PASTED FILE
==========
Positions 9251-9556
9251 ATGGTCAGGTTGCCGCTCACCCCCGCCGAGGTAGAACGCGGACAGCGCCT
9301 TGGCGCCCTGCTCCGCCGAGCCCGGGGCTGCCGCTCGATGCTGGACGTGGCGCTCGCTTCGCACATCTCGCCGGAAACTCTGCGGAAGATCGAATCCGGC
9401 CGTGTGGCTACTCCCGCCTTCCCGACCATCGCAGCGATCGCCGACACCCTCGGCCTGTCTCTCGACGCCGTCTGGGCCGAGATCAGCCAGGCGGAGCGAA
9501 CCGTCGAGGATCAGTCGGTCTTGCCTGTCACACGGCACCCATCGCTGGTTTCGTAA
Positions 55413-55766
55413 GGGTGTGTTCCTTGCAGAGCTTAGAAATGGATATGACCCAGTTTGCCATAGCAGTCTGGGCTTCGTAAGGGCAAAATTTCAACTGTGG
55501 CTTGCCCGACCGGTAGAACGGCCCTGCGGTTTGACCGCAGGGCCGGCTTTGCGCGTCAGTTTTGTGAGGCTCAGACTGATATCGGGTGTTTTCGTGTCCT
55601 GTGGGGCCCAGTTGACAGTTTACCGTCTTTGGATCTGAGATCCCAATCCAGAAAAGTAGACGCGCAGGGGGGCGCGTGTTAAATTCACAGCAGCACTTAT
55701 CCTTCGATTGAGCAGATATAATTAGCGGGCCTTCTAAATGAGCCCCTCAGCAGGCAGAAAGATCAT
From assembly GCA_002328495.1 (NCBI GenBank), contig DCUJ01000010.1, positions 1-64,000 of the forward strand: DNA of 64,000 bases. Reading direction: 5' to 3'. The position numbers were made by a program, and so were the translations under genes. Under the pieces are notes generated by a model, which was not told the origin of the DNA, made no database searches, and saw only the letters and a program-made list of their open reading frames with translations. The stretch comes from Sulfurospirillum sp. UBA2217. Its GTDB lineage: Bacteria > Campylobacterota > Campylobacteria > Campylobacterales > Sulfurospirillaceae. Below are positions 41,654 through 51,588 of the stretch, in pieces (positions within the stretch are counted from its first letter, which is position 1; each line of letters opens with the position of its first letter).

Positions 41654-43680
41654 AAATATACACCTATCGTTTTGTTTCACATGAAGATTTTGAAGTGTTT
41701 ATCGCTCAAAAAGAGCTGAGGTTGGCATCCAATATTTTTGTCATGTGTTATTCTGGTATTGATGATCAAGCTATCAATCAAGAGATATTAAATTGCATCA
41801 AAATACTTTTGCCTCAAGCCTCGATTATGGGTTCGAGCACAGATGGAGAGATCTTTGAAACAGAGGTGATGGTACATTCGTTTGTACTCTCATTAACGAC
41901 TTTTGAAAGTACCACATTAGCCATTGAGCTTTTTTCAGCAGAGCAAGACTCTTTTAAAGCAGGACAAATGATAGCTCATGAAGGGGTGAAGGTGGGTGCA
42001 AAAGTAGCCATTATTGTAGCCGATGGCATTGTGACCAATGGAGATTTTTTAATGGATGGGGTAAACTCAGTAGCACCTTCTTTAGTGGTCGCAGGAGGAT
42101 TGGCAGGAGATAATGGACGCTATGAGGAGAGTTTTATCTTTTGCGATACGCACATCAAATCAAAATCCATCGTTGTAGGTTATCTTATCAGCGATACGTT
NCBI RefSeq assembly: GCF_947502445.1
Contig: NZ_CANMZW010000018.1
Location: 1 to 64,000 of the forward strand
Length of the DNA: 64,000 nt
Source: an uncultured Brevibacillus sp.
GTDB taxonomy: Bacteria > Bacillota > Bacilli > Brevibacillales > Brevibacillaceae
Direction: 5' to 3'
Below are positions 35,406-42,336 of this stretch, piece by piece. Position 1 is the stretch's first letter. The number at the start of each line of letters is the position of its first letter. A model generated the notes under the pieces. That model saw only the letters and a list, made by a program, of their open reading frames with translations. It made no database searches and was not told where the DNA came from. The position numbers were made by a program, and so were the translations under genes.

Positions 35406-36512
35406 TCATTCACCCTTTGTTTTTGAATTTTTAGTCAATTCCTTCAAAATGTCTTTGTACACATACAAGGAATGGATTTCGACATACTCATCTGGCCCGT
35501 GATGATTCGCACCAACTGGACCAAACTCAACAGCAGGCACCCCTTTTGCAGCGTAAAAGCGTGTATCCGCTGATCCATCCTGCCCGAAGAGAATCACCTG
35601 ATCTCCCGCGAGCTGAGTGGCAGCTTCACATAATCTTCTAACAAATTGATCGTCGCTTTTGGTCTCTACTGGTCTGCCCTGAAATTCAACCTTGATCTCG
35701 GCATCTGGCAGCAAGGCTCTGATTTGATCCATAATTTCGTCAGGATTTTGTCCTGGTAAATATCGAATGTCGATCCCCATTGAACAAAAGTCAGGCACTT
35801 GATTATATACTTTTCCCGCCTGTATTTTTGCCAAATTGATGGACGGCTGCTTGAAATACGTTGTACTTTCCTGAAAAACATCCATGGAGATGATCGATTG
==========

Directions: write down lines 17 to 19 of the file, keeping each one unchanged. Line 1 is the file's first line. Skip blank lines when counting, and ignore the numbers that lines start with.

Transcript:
42001 AAAGTAGCCATTATTGTAGCCGATGGCATTGTGACCAATGGAGATTTTTTAATGGATGGGGTAAACTCAGTAGCACCTTCTTTAGTGGTCGCAGGAGGAT
42101 TGGCAGGAGATAATGGACGCTATGAGGAGAGTTTTATCTTTTGCGATACGCACATCAAATCAAAATCCATCGTTGTAGGTTATCTTATCAGCGATACGTT
NCBI RefSeq assembly: GCF_947502445.1